A total of 307 participants, 110 index cases and 197 neighbors, were included in the analysis. Ninety-three participants (54 index cases and 39 neighbors) slept exclusively in the forest and 204 participants (53 index cases and 151 neighbors) slept exclusively on farms. Ten participants slept in both forests and on farms and were excluded from forest and farm subgroup analysis. Index cases reported employment in harvesting aloe (27) or timber (5), farming cassava (24) or rice (19), trapping (2), plantation labor (16), construction (10), and other unspecified activities (7). Thirty-one (28%) index cases reported work activities at night, defined as between 6 pm and 5 am.
Location of index cases
A majority of index cases (59; 54%) originated from 14 discrete, remote area locations. The most common remote area locations were Ca Ton (13 cases; 12%) and Hon Ong (10 cases; 9%), while 51 (46%) did not specify the name of the location. Remaining cases (36; 33%) were spread across the other 10 locations. Within the 7–14 days before the onset of fever, just under half of the index cases were residing in either Ha Dan (25; 23%), Ca Ton (16; 15%), or Hon Ong (12; 11%). Figure 2 illustrates a map of index case remote area sleeping site locations and associated forest canopy cover.
Demographic comparison of index cases and neighbors
Of the 307 participants, 76% were male; among index cases, 82% were male, whereas among neighbors, 73% were male (P = 0.070). The mean age was significantly higher (Student t test t = -3.0786, P<0.001, ES Cohen d = -0.35) among neighbors (41.7 years) than among index cases (36.6 years; Table 1).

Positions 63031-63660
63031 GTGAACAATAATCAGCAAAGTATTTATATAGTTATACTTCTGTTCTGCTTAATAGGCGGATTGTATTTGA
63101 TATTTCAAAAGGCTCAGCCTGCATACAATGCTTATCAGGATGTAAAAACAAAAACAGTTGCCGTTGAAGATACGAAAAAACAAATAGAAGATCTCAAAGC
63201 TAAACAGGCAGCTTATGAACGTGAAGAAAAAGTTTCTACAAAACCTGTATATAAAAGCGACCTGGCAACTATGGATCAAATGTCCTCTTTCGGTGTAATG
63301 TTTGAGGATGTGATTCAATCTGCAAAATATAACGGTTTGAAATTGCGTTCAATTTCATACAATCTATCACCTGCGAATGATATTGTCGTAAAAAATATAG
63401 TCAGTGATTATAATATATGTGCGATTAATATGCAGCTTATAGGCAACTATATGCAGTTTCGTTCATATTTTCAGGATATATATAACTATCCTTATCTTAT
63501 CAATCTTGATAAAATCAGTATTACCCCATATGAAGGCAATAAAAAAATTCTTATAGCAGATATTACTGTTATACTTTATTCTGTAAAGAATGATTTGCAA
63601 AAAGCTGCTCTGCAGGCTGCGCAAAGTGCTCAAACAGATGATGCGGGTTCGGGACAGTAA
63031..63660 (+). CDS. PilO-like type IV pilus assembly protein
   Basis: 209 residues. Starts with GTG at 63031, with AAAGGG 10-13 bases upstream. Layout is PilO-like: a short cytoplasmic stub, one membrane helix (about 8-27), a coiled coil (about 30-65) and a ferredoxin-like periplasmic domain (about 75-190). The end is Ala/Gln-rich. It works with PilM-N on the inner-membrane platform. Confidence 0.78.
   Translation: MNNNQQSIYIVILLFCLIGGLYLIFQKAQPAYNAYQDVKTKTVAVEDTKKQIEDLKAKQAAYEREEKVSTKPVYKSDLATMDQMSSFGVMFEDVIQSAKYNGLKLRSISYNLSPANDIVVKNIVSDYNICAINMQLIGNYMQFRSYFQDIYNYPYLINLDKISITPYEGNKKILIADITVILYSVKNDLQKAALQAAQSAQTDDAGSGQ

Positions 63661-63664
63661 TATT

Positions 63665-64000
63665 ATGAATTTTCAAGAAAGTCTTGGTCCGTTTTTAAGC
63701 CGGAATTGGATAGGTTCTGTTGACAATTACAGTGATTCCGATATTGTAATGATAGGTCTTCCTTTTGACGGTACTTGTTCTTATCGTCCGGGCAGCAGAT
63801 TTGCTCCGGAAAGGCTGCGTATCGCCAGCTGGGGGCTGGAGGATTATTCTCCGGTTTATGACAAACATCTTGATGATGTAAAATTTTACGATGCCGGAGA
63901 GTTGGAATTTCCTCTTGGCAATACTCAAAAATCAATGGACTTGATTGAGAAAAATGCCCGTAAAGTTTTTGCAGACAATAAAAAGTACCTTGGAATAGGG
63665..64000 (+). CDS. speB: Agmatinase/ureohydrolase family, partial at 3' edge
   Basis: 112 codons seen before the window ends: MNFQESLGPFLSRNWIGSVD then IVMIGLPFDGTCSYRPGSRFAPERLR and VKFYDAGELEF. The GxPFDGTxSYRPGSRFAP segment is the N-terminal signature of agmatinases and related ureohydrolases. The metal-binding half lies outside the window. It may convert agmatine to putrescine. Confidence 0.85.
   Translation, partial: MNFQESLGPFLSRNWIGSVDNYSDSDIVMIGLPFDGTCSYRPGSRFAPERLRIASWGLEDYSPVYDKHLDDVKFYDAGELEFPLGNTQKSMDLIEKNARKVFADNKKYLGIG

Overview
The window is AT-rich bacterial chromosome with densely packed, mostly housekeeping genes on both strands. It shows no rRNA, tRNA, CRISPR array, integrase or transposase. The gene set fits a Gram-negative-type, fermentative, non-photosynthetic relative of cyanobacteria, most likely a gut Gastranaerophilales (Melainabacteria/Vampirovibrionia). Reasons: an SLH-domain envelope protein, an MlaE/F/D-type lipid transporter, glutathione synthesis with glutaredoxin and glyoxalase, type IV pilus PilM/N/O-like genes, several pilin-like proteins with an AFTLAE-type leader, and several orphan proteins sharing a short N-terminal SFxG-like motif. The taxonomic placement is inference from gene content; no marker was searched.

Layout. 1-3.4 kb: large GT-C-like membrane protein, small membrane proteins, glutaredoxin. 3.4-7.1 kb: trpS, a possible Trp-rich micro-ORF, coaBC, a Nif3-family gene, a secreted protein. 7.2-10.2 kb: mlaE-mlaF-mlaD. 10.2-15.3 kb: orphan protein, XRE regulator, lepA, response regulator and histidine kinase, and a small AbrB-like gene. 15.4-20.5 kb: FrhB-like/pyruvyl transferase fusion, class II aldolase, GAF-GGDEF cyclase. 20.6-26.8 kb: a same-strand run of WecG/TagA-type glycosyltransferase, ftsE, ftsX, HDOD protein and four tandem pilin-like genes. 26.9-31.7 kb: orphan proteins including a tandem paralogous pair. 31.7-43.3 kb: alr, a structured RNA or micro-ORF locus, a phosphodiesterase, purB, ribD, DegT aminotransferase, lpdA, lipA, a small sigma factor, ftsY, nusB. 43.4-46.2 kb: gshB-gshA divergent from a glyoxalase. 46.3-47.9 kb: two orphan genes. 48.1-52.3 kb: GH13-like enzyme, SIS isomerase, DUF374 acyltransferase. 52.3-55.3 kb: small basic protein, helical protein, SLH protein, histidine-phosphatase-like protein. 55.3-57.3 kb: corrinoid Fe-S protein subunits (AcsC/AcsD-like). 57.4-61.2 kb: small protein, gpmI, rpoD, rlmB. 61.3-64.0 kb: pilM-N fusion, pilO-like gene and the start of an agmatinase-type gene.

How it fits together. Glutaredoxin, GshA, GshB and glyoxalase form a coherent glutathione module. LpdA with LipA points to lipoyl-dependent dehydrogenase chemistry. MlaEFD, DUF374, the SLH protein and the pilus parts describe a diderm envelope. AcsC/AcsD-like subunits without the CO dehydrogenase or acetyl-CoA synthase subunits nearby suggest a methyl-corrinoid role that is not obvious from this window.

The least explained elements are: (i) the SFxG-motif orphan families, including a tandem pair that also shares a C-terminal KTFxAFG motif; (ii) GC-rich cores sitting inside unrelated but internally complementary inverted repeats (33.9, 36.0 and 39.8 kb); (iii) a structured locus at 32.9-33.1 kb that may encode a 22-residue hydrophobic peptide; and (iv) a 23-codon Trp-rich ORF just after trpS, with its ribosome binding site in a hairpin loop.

All participants belonged to either the Cham (60.3%) or Kinh (39.7%) ethnic groups. The proportion of Cham participants was significantly higher among neighbors (64.5%) than among index cases (52.7%), although small effect size (ES) indicated lack of practical significance (c2 (1; 307) = 4.06, P =0.04, ES F = 0.12). The difference in proportions of self-reported illiterate index cases (22.7%) and neighbors (30.5%) was not statistically significant (c2 (1; 307) = 2.11, P =0.147). The proportions of those who had graduated from secondary school was not significantly different between the index cases (20.9%) and neighbors (15.7%) ( c2 (1; 307) = 1.30, P =0.254) (Table 1).
Of the 93 respondents who slept in the forest only, 80.7% were of Kinh ethnicity while 74.1% of index cases were of Kinh ethnicity. All self-reported illiterate forest workers were index cases. There were significantly more neighbors with high school education or above than index cases (c2 (1; 93) = 7.60, P =0.006, ES F = 0.29) (Table 1). Those who made more than five trips a year to the forest were 7.41 times more likely to be an index case (95% CI 2.66–20.63). Index cases were also more likely to sleep in huts without walls or in hammocks without a building structure (prevalence odds ratio (POR) 44.00, 95% CI 13.05–148.33). Additionally, index cases were more likely than neighbors to work in deep forest occupations, such as aloe collecting and trapping, (POR 11.67, 95% CI 4.37–31.18) and to work after dark (POR 5.48, 95% CI 1.84–16.35) (Table 2).
Of the 204 respondents who slept on farms only, 79.4% were of Cham ethnicity. Thirty-nine percent of both index cases and neighbors self-identified as illiterate; there were no statistical differences between index cases and neighbors regarding ethnicity and education. The majority of both index cases and neighbors made four or fewer trips per year to work at a farm (POR 1.70, 95% CI 0.85–3.32), and stayed for less than 20 days at a time (POR 1.25, 95% CI 0.87–2.43). Although both groups were predominantly employed in farming activities, index cases were more likely than neighbors to be employed in non-farming activities, such as logging (POR 2.74, 95% CI 1.27–5.91). There was no significant difference in the likelihood of working after dark for farm-based index cases and neighbors (POR 1.46, 95% CI 0.78–2.74) (Table 2).
Mosquito net usage, ownership and attitudes